The Father Brown Reader: Stories from Chesterton adapted by Nancy Carpentier Brown. I haven't read the original Father Brown stories, but we all enjoyed these. I wanted to introduce my kids to the character before my parents visited because they like to watch a BBC series based on the books. My dad listened in on some of the stories and was inspired to read the originals. (borrowed from a friend)
The King of the Golden City: An Allegory for Children by Mother Mary Loyola, illustrated by John Watson Davis - I wrote about this book on the blog earlier this spring. (purchased used copy)
Alice's Adventures in Wonderland by Lewis Carroll. We enjoyed this book so much we moved right into Through the Looking Glass for our summer reading. (library copies)
On LibriVox - The Story of the Amulet by E. Nesbit is the third (and last) in the series that starts with Five Children and It. We'll finish this one over the summer.
Audio Books - I like to have an audio book available for drives in the van. Most of our drives are at least half an hour, so we have a lot of time to fill. (These were all checked out from our library.)
Heart of a Samurai by Margi Preus - I loved this book. The audio version is excellent.
James and the Giant Peach by Roald Dahl. I have a personal aversion to anything by Dahl but was convinced my children deserved to hear a little of it. My compromise was to get the audio CD from the library. As I expected, they delighted in the quirky story and I was glad when it was over.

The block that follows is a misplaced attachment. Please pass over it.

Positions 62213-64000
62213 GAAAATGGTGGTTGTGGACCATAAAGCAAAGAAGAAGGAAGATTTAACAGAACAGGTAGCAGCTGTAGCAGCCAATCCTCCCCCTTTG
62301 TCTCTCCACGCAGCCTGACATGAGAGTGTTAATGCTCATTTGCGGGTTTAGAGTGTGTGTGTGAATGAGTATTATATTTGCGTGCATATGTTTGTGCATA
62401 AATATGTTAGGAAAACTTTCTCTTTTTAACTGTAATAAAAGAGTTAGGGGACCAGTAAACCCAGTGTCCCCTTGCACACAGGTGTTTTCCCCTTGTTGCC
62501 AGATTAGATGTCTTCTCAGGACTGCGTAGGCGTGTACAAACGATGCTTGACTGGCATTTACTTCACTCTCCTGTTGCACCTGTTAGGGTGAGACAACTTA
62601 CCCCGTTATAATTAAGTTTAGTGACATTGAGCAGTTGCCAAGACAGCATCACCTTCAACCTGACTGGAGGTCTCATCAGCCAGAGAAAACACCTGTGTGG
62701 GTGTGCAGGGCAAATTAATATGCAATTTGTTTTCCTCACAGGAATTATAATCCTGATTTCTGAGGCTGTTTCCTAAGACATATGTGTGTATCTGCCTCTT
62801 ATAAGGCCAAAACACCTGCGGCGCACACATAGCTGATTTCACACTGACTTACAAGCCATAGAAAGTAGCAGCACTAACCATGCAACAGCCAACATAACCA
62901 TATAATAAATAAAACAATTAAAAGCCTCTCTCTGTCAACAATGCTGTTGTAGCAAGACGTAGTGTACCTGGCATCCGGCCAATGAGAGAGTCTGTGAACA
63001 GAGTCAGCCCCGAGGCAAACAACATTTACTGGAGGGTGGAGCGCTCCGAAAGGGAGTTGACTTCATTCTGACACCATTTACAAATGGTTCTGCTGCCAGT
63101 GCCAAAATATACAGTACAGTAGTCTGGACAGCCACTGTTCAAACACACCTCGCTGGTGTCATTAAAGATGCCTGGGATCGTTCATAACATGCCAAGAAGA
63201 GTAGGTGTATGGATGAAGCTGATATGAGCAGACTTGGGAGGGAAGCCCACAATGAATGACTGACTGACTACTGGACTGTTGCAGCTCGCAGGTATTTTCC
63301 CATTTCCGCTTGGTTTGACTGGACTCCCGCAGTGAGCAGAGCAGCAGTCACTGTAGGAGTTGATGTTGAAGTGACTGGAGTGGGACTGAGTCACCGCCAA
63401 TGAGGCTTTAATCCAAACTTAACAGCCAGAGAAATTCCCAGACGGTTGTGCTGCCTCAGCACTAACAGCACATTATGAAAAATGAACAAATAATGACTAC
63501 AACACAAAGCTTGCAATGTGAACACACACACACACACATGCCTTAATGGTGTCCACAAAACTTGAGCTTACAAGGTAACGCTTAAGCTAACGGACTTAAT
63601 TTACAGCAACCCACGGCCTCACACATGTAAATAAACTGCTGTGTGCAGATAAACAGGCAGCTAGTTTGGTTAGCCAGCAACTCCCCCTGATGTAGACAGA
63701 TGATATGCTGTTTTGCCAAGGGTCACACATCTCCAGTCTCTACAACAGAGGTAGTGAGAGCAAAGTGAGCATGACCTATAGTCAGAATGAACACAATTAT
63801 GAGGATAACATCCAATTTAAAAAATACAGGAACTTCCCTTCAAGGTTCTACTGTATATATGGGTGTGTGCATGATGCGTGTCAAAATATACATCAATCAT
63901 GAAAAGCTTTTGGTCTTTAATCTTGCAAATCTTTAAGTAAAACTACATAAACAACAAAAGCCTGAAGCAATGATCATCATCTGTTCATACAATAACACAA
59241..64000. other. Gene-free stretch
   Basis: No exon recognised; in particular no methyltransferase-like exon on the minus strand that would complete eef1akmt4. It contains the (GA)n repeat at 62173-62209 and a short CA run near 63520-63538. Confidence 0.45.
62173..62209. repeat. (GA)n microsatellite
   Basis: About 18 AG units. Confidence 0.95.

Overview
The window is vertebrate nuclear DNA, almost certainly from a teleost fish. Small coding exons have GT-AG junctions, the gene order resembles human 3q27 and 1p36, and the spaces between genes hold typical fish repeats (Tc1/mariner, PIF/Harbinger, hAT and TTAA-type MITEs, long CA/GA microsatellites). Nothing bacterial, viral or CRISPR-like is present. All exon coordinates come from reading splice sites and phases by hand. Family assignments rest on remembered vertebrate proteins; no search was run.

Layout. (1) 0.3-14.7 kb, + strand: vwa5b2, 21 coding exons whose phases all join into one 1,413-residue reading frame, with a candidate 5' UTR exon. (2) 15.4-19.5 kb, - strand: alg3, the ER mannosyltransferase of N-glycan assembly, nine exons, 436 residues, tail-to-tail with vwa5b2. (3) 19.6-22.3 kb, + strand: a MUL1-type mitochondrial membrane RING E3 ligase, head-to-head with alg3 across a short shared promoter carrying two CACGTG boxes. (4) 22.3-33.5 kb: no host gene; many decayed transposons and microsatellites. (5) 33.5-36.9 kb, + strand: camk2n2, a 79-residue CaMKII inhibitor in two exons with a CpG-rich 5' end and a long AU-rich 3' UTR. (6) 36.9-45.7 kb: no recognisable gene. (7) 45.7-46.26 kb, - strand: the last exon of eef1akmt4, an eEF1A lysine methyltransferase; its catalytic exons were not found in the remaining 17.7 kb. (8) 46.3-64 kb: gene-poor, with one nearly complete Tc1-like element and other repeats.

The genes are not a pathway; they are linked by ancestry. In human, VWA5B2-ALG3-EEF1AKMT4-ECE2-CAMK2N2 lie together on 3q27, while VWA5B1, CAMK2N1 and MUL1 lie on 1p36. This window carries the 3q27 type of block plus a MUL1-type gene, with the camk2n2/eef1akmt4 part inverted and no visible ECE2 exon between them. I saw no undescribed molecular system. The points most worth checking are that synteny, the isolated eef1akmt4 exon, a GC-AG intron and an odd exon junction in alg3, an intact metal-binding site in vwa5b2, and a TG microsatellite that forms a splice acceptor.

The Sign of the Beaver by Elizabeth George Speare appealed to all the children even those I chose it mostly for First Son.
The Cat of Bubastes: A Tale of Ancient Egypt by G. A. Henty was one I had planned to read aloud myself. The kids really enjoyed this story, but I found it dry and pretentious. We had to listen to the audio CD because I couldn't bear to read it anymore. (It was a little easier to listen to it.)
The Call of the Wild by Jack London was a book I was going to pre-read for First Son, but decided we'd just listen to it when I saw the library had it on audio CD. I have never read anything by Jack London myself. There were a few scenes in which animals were cruelly treated (most often by other dogs) and one fairly gruesome scene at the end where Buck attacks and kills a large number of people. As far as I know, it was all historically accurate (though fictionalized) and it was certainly beautifully written, but I probably would not have let my girls (6 and 8) listen to it if I had read it myself beforehand. They handled it without comment or gasp, though. It would have been worthwhile independent reading for First Son (11) either for school or summer reading.
Mrs. Frisby and the Rats of NIMH by Robert C. O'Brien is such a fun book. We all enjoyed it. We also watched the movie, but none of us liked it.
The Enchanted Castle by E. Nesbit is not my favorite Nesbit book and the audio version interspersed the text with classical music which seemed to universally be in conflict with the mood of the story at that particular moment.
The Tale of Despereaux: Being the Story of a Mouse, a Princess, Some Soup and a Spool of Thread by Kate DiCamillo. This book may be one of my favorites of all time. There's courage, goodness, honesty, and kindness, in a world that's a little bit silly.
We also listened to quite a few of Lemony Snickett's A Series of Unfortunate Events, but I'll probably post on those later on.